Power plant with a recreation factor
For Danish architects BIG the added social value of a construction project also plays a critical role. In autumn 2019, they created a rather unconventional location in Copenhagen for sports and recreational activities: the Amager Bakke waste incineration facility. Its roof houses the country’s first ski slope, which can be skied year-round without snow thanks to the plastic matting that has been installed. It is an iconic building that features a recreation factor, created at a place where 400,000 tonnes of rubbish are converted into energy each year to supply roughly 160,000 households with district heating and 62,500 buildings with electrical energy. Hiking trails, playgrounds, gym machines and rock climbing are the proverbial icing on the cake of the Copenhill facility, located right in the middle of the lively Christianshavn neighbourhood.
While incineration facilities in urban contexts typically radiate little charm, BIG pursued an idea of making the place a point of attraction for residents and tourists right from the outset. Copenhill goes beyond the pure functionality of its power plant to serve the public and combine sustainable energy generation with fun and recreation in an innovative way. By building the new power plant, the city of Copenhagen is simultaneously moving closer towards its goal of being the first climate-neutral capital city. The facility is one of the world’s cleanest and most modern thanks to its use of the latest filter technology. The architects at BIG received the “Best of Best” distinction for this project at the ICONIC AWARDS 2020: Innovative Architecture.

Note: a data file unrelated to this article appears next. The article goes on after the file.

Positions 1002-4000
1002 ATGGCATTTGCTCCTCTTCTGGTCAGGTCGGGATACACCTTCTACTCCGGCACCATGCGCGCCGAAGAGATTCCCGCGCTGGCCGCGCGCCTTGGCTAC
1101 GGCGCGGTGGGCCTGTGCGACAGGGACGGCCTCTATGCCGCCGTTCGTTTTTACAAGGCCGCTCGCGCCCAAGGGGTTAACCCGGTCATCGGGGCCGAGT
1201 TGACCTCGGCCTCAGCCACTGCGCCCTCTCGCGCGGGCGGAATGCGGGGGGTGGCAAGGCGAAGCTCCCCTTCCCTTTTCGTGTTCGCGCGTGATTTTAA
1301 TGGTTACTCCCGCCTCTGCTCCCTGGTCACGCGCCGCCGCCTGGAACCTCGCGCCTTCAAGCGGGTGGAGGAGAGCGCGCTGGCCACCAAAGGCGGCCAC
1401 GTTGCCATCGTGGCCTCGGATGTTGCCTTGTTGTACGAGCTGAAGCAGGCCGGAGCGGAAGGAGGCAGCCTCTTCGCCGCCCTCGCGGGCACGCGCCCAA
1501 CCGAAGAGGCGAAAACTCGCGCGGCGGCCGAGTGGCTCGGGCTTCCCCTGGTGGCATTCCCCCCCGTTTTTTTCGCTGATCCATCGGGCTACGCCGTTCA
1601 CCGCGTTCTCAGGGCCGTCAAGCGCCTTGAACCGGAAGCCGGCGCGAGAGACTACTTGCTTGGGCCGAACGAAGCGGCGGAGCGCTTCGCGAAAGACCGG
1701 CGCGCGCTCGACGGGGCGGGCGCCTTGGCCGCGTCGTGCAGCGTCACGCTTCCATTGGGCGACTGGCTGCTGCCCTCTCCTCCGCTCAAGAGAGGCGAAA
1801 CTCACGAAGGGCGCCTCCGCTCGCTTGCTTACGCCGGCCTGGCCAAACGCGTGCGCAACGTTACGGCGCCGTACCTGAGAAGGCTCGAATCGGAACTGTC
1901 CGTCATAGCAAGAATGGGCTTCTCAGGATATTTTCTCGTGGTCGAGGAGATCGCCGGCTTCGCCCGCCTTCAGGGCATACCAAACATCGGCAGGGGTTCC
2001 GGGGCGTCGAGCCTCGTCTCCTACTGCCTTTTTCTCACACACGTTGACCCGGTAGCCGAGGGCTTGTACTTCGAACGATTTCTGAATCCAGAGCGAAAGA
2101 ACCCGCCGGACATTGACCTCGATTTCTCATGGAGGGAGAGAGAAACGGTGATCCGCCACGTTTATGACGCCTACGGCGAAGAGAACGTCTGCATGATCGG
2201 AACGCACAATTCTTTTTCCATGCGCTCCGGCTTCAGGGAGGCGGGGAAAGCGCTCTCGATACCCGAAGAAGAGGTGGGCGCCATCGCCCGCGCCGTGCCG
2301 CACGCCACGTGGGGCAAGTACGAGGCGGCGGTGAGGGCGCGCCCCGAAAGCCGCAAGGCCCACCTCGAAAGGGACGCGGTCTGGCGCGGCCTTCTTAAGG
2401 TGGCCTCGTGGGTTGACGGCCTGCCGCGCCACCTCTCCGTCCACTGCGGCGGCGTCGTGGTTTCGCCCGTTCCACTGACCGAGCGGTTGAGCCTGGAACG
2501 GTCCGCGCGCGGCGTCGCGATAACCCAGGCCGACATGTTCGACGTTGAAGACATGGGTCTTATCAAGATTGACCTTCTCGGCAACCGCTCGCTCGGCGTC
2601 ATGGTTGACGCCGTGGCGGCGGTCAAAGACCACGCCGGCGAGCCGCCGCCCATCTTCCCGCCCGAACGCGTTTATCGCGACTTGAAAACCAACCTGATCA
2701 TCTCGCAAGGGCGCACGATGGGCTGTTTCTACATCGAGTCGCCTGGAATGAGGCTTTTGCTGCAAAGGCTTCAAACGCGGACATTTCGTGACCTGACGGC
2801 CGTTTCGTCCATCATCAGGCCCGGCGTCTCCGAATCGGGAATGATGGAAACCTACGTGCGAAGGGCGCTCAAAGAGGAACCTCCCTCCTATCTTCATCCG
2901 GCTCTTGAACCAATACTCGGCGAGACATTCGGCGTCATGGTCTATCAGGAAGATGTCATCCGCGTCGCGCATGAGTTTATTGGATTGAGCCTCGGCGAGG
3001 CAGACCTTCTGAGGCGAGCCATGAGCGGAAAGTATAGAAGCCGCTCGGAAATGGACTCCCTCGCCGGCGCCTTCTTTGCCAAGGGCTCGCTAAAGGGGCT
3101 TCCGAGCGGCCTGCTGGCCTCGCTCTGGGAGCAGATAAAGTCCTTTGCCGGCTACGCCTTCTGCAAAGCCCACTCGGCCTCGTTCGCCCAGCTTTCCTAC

All of these projects make it clear that architects occupy a key role in sustainable construction. As part of their engagement, it is more important now than ever that they advocate for actions that help protect the climate – by using environmentally friendly, long-life materials and consuming resources with awareness. After all, the sociocultural quality that buildings have is growing in significance, and future generations will benefit from this too.